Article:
We should cultivate the Heinz Ketchup motto ('The best things come to those who wait'), rather than the Burger King approach ('Your way, right away').
The type of wisdom Ecclesiastes teaches is not of the purely philosophical variety, but is a spiritual sagacity combined with practical skill in living.
Patience, a fruit of God's Spirit and a trait He abundantly displays, is not a passive turning away, but an active effort to control bursts of anger.
John Ritenbaugh, focusing on Proverbs 4:7, maintains that our supreme objective in godly living is attainment and cultivation of wisdom, which consists of attributes giving us skill in living. We learn that the Book of Ecclesiastes has no meaning for someo. . .
For nearly all of us, waiting is uncomfortable. Because of life's frantic pace, we get frustrated if it takes thirty seconds for a traffic light to turn green. Our stress levels rise just thinking about going to the DMV, because we know it will mean waitin. . .
Patience in the face of trying events is a clear indication that we are developing genuine godliness. We can learn to turn trials into positive growth opportunities.
Biblically, patience is far more than simple endurance or longsuffering. The patience that God has shown man gives us an example of what true, godly patience is.
We must develop an active, God-given restraint and constancy in endurance while facing trials and waiting for Christ's return, trusting that God will provide.
Longsuffering, or patience, the fourth fruit of the Spirit, is a much needed virtue in a fast-paced, impatient world. This Bible Study highlights the basics of this godly attribute.
James Beaubelle reminds us that, if it were not for the ability to change, we could never grow to become like Christ. We may begin our journey on shifting sand, but we must end on the solid mountain. Not all change on our part is productive, especially if . . .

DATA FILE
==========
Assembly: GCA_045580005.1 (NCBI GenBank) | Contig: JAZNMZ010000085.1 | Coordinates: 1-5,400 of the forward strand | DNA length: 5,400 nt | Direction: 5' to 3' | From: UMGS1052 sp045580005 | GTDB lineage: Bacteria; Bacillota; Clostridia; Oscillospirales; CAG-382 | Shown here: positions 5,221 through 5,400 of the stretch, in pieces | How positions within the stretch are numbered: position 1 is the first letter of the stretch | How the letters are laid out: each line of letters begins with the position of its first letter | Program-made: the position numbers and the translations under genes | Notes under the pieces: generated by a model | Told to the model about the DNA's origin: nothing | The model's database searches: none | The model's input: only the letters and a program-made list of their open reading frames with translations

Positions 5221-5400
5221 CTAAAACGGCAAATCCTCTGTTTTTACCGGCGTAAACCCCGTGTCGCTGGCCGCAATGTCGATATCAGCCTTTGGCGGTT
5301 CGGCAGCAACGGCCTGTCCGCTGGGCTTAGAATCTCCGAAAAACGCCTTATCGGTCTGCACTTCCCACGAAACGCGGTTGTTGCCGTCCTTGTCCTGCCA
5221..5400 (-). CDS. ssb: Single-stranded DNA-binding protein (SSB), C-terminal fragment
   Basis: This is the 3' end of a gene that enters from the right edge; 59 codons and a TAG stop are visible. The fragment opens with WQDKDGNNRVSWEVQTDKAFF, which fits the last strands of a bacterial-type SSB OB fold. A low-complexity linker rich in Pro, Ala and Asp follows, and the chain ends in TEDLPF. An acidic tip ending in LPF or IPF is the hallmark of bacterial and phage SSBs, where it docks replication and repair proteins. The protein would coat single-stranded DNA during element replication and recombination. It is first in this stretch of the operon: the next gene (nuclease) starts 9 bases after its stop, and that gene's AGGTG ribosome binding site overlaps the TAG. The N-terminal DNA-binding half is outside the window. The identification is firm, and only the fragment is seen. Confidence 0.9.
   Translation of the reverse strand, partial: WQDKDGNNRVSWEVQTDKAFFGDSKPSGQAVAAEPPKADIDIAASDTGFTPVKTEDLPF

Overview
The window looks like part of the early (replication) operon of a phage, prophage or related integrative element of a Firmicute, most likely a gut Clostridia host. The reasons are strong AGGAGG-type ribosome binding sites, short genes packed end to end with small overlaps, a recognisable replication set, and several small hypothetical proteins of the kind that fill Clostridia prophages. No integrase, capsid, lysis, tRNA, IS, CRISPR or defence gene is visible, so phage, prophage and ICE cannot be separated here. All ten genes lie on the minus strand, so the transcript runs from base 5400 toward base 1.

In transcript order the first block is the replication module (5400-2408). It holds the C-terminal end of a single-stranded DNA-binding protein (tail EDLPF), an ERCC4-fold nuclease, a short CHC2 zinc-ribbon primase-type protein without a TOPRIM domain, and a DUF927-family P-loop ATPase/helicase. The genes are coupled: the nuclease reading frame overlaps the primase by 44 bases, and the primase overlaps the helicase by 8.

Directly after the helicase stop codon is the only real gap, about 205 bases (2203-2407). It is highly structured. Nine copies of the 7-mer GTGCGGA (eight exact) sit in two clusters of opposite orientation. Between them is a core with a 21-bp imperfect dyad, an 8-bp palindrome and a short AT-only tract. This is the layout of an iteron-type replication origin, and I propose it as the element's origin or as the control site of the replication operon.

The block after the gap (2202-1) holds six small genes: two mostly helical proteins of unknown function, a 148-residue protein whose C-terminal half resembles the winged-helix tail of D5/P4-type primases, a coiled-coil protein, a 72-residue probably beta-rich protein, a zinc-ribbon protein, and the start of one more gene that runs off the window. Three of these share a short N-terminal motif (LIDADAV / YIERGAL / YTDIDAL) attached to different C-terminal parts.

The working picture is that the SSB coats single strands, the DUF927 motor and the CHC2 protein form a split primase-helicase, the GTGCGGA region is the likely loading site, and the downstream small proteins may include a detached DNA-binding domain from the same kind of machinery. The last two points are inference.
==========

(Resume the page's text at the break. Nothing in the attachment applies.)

John Ritenbaugh, reflecting that Ecclesiastes 7 contains some of the most significant concepts applicable to the Christian religion, identifies them as follows: (1) A good name or reputation (based on trust, responsibility, or dependability) is better than. . .
The spiritual strength required to overcome is a result of eating the Bread of Life continually, and that Bread is available only to those whom He has delivered from spiritual Egypt. But to approach overcoming without that is to imply that we can overcome . . .
Trials are a means to produce spiritual growth, unless we resort to super-righteousness, straining to please God by exalting our works.
John Ritenbaugh reiterates that satisfaction in life does not derive from material things or wealth, by instead from an eternal relationship with God who has given us abundant spiritual gifts which we must reciprocate by developing skill in living from usi. . .
Numerous scriptures show the bad effects of impatience committed by ancient Israel, while the patriarchs, Jesus Christ, and the Father set examples of true patience.
Martin Collins concludes his series on the three illustrations that comprise one long parable in Luke 15. In this part, he explains what is known as the Parable of the Prodigal (or Lost) Son.
We would like God to instantly gratify our desires. Consequently, we find living by faith difficult; we do not trust that He has things under control.
David Grabbe reminds us that the Days of Unleavened Bread signify far more than the avoidance of leavened bread or putting out leaven, a symbol of malice or hypocrisy, and that our focus needs to be on God's management of the process. Israel did not come o. . .
Along with the central paradox of Ecclesiastes 7, the chapter emphasizes the importance of an individual's lifelong search for wisdom.
John Ritenbaugh asserts that physically emancipating people from slavery does not automatically unshackle their hearts or minds or preparing them for productive responsibility in a free society. Likewise, our emancipation from sin does not automatically re. . .
John Ritenbaugh poses the question of whether technology really improves our character or quality of life. Are we really better people because we ride around in cars rather than walk? Technology, because of the spin it puts on expectations, can be a great . . .
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